For instance, ask about the school's history. Who founded it and why? What's the school's philosophy about dealing with the injured? If they offer hands-on practice for a variety of injuries, that's good; if they merely provide "Band-Aid" advice designed to make the wounded comfortable as you wait for medical personnel to arrive, then pass.
How long has the school been in business? Avoid fly-by-nights. If the institution has been around a while, it means the school turns out happy, well-trained graduates and hasn't been shut down by lawsuits. Is the curriculum reviewed by a board of advisors that includes licensed physicians? Can you get recertified there, or must you go to another school in a distant state? How many recertification courses does it offer each year? If only one or two, that means to stay certified you have to work around the school's schedule. What's the wilderness and medical experience of the instructors? If they are certified paramedics, that's a good starting point. Those teaching the classes should also have plenty of on-the-trail backcountry experience and know about the conditions and complications that can arise when hikers are deep in the boonies.
After picking a school, the next step is determining the level of training that's right for you. There are generally four types of courses available, though the number of hours and course curriculum may differ slightly from school to school. Costs can vary dramatically, depending on where the course is offered. Price has no relation to quality of instruction, by the way.
- Wilderness First-Aid: 16 hours (two days); $100 to $200. This is the standard introduction to backcountry medicine: patient assessment, trauma, environmental concerns, some wilderness rescue, and equipment improvisation. "You get the concepts, but not much practice time," says Forgey. This one's a must for anyone who goes into the woods-even dayhikers. Backpackers who go on extended trips or are responsible for groups-church, Scout, or hiking clubs, for example-should add one of the longer courses, Forgey says. You'll learn, among other things, how to clean and close wounds (something "frontcountry" EMTs aren't taught), straighten fractures, reduce dislocations, tape ankles, improvise splints, monitor vital signs, head-off environmental illnesses like hypothermia and heat stroke, and deal with such backcountry threats as snakes, insects, and allergic reactions. You'll also learn how and when to evacuate an injured person. Generally, advanced skills fall under the following three headings:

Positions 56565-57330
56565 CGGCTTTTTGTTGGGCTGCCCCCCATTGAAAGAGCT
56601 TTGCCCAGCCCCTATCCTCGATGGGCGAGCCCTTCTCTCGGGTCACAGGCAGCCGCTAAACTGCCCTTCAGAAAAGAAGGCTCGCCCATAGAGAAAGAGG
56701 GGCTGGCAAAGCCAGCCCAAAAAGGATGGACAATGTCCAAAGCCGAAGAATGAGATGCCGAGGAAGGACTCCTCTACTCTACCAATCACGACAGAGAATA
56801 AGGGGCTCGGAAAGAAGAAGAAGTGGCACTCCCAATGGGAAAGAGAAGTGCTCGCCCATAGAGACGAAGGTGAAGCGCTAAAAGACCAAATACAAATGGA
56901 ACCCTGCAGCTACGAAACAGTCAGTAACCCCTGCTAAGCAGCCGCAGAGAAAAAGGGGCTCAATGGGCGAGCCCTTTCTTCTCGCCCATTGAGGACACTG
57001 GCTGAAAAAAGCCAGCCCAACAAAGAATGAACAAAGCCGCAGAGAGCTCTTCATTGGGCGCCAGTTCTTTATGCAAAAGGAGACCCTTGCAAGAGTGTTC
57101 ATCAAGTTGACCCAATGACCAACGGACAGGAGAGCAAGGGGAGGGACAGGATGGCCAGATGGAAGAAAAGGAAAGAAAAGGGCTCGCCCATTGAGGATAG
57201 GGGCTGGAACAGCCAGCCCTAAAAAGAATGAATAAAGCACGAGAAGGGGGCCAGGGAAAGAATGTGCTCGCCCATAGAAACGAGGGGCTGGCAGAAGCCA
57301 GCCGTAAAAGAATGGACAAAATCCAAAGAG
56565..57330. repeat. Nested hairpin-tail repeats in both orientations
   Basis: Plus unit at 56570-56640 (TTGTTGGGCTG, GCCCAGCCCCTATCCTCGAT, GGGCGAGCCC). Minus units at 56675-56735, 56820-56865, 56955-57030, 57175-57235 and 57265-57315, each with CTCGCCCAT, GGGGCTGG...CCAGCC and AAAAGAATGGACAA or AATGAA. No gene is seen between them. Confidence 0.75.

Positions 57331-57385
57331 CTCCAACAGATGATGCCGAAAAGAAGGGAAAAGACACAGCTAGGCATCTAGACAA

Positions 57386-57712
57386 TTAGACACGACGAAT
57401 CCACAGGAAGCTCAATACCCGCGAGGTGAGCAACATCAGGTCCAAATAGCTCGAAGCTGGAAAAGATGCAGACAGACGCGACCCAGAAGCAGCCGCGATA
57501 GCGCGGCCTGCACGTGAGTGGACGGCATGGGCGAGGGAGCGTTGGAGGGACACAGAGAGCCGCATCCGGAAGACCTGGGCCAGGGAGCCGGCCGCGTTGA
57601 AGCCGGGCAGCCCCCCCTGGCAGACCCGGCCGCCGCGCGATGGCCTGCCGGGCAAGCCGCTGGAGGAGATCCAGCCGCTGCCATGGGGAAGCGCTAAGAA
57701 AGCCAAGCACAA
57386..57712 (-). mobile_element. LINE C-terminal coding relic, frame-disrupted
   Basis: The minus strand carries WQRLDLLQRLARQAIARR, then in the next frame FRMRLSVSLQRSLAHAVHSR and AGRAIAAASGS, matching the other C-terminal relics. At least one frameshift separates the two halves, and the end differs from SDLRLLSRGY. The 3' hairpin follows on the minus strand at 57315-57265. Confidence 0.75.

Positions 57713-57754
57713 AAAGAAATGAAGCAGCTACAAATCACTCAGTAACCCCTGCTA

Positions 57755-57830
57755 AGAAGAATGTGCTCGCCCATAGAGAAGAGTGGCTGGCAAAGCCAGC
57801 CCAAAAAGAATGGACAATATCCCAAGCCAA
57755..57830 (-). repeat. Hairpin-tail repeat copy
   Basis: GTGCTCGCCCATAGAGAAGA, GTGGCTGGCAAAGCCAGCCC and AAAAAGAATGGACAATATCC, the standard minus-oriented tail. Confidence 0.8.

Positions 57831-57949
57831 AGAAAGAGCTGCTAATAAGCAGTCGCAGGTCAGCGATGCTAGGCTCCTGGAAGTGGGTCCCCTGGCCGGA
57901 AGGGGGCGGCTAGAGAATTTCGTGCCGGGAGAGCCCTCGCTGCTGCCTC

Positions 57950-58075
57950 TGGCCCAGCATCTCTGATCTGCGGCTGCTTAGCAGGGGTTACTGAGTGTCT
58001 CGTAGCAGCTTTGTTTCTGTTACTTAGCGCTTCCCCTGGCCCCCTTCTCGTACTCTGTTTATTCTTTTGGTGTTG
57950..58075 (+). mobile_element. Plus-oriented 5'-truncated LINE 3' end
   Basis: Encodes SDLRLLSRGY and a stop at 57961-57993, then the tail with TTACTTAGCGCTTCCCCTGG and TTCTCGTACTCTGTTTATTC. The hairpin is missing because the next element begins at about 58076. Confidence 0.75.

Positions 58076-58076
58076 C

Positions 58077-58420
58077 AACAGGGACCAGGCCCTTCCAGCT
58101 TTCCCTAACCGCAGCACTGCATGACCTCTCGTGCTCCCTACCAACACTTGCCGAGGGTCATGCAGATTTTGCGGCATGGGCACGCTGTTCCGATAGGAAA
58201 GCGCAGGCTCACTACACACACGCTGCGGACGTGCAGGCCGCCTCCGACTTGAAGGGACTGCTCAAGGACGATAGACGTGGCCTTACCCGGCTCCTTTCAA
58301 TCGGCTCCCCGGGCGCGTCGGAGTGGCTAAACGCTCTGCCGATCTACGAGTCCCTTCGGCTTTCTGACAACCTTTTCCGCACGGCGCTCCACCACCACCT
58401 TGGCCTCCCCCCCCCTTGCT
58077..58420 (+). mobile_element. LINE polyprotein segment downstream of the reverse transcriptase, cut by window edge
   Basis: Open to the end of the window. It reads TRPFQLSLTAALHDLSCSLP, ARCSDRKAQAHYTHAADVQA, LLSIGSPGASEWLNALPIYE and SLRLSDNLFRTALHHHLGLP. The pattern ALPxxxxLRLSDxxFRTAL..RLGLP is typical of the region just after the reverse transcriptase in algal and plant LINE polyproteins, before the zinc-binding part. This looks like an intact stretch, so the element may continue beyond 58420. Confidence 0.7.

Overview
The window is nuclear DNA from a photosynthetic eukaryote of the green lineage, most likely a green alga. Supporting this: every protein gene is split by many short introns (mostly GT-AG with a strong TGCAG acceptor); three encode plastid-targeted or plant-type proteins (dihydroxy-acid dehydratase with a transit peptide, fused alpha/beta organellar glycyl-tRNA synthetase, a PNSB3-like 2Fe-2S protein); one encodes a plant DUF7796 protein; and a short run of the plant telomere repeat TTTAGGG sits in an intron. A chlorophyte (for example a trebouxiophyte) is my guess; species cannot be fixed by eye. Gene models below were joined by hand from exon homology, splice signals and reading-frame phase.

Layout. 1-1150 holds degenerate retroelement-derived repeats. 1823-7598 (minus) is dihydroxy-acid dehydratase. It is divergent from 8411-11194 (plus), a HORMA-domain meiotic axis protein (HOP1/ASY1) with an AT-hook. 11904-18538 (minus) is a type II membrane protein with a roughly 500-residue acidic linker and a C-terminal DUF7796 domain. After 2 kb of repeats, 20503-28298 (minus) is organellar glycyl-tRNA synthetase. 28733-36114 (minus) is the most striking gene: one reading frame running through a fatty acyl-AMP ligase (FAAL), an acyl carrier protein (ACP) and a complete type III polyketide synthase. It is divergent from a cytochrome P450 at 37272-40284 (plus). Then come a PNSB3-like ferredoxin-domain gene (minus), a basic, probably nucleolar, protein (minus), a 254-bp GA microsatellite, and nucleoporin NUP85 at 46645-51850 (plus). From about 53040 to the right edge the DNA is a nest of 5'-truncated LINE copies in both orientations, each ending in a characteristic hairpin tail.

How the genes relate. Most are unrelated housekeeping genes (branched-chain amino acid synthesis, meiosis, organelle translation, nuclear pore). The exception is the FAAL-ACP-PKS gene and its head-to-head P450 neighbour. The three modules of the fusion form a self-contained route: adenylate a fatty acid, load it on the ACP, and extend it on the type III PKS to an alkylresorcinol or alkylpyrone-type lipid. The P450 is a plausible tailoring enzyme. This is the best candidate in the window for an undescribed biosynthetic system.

- Advanced Wilderness First-Aid: 36 hours (four days); $200 to $400. This course builds on the WFA class, with more time spent practicing. You'll be involved in plenty of hands-on scenarios (lots of fake blood and makeup) that help you put the instruction to practical use.
- Wilderness First Responder: 80 hours (10 days); $400 to $750. This one addresses patient assessment and treatment skills in much greater detail. More time is devoted to simulations and organizing/leading rescues. The WFR course is the standard certification required for wilderness guides and outdoor leaders who work for organizations such as the National Outdoor Leadership School and Outward Bound.
- Wilderness EMT: 180 hours (about three to four weeks); $1,500 to $1,800. Instruction is aimed at rescue-team members, backcountry rangers, and medical professionals who work in remote settings. Approved programs have met U.S. Department of Transportation requirements for an EMT license. The next step would be medical school.
Regardless of which type of training you take, there's one highly important thing everyone learns, according to Melissa Gray, director of operations for the Wilderness Medicine Institute in Pitkin, Colorado: how to avoid becoming a victim of what she calls the most unfortunate of backcountry situations. "I've been at hundreds of rescues, and the most tragic ones are always those where loved ones are standing there saying, 'I didn't know what to do...I wish I'd known what to do.'"
SOLO, P.O. Box 3150, Conway, NH 03818; (888) SOLO-MED; http://www. stonehearth.com.
Wilderness Medicine Institute, P.O. Box 9, Pitkin, CO 81241; (970) 641-3572; http://www.wildernessmed.com.
Wilderness Medical Associates, 189 Dudley Rd. #2, Bryant Pond, ME 04219; (888) WILD-MED; http://www. wildmed.com.
National Safety Council, 1121 Spring Lake Dr., Itasca, IL 60143; (800) 621-7619; http://www.nsc.org. The NSC is a new player in the field of wilderness medicine, but with its curriculum-developed by the Wilderness Medical Society-and sheer size, the organization will likely reach a lot of backcountry users.
Wilderness Medical Society, P.O. Box 2463, Indianapolis, IN 46206; (800) 967-7494. WMS is a member-supported, nonprofit organization that is devoted to handling the issues of medical problems in the backcountry. While the organization doesn't offer hands-on, instructional classes, if you give them a call, the folks there will certainly help you find one in your area.